However, the reduction in anxiety symptoms may have been the result of improvements in the primary medical condition, chronic noncancer pain or multiple sclerosis, the authors note.

Across a small number of studies, there was no evidence that any type of cannabinoid significantly improved primary outcomes of ADHD, Tourette syndrome, PTSD, or psychosis.

Indeed, results from one small study of patients with schizophrenia suggested that pharmaceutical THC, with or without CBD, worsened psychosis compared with placebo (SMD 0.36; 95% CI, 0.10 - 0.62). This study also showed that THC worsened cognitive functioning, which was a secondary outcome.

Compared with placebo and across all mental disorders, pharmaceutical THC, with or without CBD, increased the number of individuals with adverse events (odds ratio [OR] 1.99; 95% CI, 1.20 to 3.29]) and study withdrawal due to adverse events (OR, 2.78; 95% CI, 1.59 to 4.86).

Until now, there hasn't been a lot of "push" for drug companies to develop pharmaceutical grade cannabinoids except for conditions like epilepsy, said Degenhardt. However, this may be changing.

"My suspicion is that there may be increasing interest by some companies in examining cannabinoids," she said.

She noted the development of potentially therapeutic cannabinoids needs to be done by employing "carefully conducted randomized controlled trials."

Collecting this evidence is essential before clinical guidelines can be developed with respect to the medicinal use of cannabinoids for psychiatric disorders, the investigators note.

Hard to Justify

In an accompanying editorial, Deepak Cyril D'Souza, MD, Yale University School of Medicine, New Haven, Connecticut, said that in light of these new results, "it would be hard for practitioners to justify recommending the use of cannabinoids for psychiatric conditions at this time."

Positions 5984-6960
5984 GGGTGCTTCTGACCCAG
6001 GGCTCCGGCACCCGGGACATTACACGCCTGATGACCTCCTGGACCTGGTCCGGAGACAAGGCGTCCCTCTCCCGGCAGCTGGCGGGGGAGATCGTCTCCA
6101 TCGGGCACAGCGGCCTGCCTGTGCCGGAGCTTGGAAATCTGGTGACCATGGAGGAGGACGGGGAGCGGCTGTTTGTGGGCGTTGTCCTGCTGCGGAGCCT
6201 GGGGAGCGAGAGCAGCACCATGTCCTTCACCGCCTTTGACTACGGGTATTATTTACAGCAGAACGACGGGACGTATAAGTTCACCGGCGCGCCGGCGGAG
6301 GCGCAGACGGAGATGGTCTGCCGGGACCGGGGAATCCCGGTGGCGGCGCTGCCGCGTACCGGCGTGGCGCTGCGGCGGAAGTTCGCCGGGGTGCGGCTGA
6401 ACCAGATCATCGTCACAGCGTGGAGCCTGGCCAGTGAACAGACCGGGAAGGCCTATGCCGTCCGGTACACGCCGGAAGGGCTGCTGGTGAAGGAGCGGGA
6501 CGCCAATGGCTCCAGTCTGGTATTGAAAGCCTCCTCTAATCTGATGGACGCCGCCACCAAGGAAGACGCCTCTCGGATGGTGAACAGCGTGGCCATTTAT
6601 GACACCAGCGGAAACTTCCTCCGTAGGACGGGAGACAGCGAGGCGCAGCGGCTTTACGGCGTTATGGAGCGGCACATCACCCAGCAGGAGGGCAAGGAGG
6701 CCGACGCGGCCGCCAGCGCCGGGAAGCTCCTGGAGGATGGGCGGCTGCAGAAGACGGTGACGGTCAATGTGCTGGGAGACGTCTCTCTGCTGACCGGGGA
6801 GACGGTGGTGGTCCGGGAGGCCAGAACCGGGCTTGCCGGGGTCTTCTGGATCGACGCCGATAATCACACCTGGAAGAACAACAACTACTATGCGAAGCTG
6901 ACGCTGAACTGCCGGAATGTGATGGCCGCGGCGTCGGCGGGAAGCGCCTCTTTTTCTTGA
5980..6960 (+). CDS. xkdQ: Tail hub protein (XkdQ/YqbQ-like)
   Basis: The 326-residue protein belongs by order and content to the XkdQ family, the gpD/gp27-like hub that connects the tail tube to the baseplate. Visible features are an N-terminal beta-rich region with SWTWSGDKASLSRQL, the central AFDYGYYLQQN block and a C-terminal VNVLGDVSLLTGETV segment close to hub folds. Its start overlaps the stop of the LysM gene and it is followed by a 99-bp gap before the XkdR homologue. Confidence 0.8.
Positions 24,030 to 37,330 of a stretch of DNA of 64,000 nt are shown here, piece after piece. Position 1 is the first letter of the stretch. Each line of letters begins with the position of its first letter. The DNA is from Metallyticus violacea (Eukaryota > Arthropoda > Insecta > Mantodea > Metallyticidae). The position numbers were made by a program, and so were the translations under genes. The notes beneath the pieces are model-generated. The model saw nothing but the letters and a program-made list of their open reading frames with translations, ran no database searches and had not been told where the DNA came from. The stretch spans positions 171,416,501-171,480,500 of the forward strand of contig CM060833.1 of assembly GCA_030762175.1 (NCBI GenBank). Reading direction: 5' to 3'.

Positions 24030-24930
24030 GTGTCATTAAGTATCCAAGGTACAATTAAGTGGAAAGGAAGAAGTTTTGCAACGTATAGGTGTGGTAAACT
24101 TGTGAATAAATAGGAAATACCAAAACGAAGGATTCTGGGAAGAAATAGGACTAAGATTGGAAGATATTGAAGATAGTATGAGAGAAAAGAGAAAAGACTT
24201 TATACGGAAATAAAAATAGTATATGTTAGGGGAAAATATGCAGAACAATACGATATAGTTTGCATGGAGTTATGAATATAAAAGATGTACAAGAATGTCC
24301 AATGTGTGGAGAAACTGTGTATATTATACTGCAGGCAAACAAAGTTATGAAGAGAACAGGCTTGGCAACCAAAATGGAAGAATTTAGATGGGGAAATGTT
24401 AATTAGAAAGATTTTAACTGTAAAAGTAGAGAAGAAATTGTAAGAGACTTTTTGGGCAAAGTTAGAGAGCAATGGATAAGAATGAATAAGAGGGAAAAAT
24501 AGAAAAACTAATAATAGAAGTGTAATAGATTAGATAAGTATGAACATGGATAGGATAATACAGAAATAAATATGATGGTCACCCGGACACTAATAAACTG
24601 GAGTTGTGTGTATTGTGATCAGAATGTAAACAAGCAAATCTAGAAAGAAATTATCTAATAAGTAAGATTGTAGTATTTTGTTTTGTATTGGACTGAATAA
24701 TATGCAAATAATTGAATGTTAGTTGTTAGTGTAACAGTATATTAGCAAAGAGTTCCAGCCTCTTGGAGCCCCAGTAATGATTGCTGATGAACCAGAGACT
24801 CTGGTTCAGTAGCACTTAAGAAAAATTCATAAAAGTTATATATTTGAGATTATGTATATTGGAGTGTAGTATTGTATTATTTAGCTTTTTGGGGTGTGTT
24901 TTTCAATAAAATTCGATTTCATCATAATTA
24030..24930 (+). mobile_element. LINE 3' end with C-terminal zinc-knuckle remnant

He pointed out that approved medications such as selective serotonin reuptake inhibitors and antipsychotics already exist for psychiatric conditions.

While it could be argued these medications have little efficacy and come with significant side effects, "at least they were tested in adequately powered, large, double-blind, randomized controlled trials and then subjected to a rigorous regulatory approval process," he writes.

From a mechanistic standpoint, it's uncertain how cannabinoids could be effective in treating conditions as diverse as depression, ADHD, psychosis, anxiety, and PTSD, which have no obvious common pathophysiology, D'Souza notes.

Before cannabinoids are integrated into clinical practice, it's important to determine the optimal doses for various conditions, the dosing frequency, the duration of treatment, and the ratio of THC to CBD, he adds.

In addition, many psychiatric conditions are chronic and long-term exposure to cannabinoids may lead to tolerance, dependence, and withdrawal upon discontinuation, D'Souza notes.

"These factors will need to be accounted for when considering these compounds as long-term treatments for chronic psychiatric disorders."

No APA Endorsement

The American Psychiatric Association (APA) does not endorse cannabis for medical use. In a position statement approved earlier this year, the APA noted there is no current scientific evidence that cannabis is in any way beneficial for the treatment of any psychiatric disorder.

"In contrast, current evidence supports, at minimum, a strong association of cannabis use with the onset of psychiatric disorders. Adolescents are particularly vulnerable to harm, given the effects of cannabis on neurological development."

The APA further notes that research on the use of cannabis-derived substances as medicine should be encouraged and facilitated by the US federal government.

Lancet Psychiatry. Published online October 28, 2019. Abstract, Editorial

The study authors and D'Souza have disclosed no relevant financial relationships.